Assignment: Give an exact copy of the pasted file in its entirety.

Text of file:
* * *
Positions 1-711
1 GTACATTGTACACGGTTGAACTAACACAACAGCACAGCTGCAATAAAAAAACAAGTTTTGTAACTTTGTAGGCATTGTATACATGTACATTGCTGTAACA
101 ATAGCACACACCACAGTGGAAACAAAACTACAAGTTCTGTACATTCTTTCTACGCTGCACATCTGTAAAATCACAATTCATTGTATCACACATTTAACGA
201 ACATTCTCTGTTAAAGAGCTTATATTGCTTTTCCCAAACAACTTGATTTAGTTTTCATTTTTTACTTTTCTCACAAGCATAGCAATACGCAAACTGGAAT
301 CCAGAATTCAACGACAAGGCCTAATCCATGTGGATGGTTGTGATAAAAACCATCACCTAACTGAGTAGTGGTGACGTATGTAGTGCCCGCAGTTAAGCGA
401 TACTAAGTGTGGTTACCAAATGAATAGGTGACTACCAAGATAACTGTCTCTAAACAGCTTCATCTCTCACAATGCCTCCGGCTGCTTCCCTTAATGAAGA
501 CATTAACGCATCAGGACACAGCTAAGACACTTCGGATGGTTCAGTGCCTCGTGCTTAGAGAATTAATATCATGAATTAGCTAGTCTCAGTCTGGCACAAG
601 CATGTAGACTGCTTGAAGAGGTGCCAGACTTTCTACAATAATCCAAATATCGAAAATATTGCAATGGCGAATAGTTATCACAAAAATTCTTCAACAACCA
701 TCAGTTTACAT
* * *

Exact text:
Positions 1-711
1 GTACATTGTACACGGTTGAACTAACACAACAGCACAGCTGCAATAAAAAAACAAGTTTTGTAACTTTGTAGGCATTGTATACATGTACATTGCTGTAACA
101 ATAGCACACACCACAGTGGAAACAAAACTACAAGTTCTGTACATTCTTTCTACGCTGCACATCTGTAAAATCACAATTCATTGTATCACACATTTAACGA
201 ACATTCTCTGTTAAAGAGCTTATATTGCTTTTCCCAAACAACTTGATTTAGTTTTCATTTTTTACTTTTCTCACAAGCATAGCAATACGCAAACTGGAAT
301 CCAGAATTCAACGACAAGGCCTAATCCATGTGGATGGTTGTGATAAAAACCATCACCTAACTGAGTAGTGGTGACGTATGTAGTGCCCGCAGTTAAGCGA
401 TACTAAGTGTGGTTACCAAATGAATAGGTGACTACCAAGATAACTGTCTCTAAACAGCTTCATCTCTCACAATGCCTCCGGCTGCTTCCCTTAATGAAGA
501 CATTAACGCATCAGGACACAGCTAAGACACTTCGGATGGTTCAGTGCCTCGTGCTTAGAGAATTAATATCATGAATTAGCTAGTCTCAGTCTGGCACAAG
601 CATGTAGACTGCTTGAAGAGGTGCCAGACTTTCTACAATAATCCAAATATCGAAAATATTGCAATGGCGAATAGTTATCACAAAAATTCTTCAACAACCA
701 TCAGTTTACAT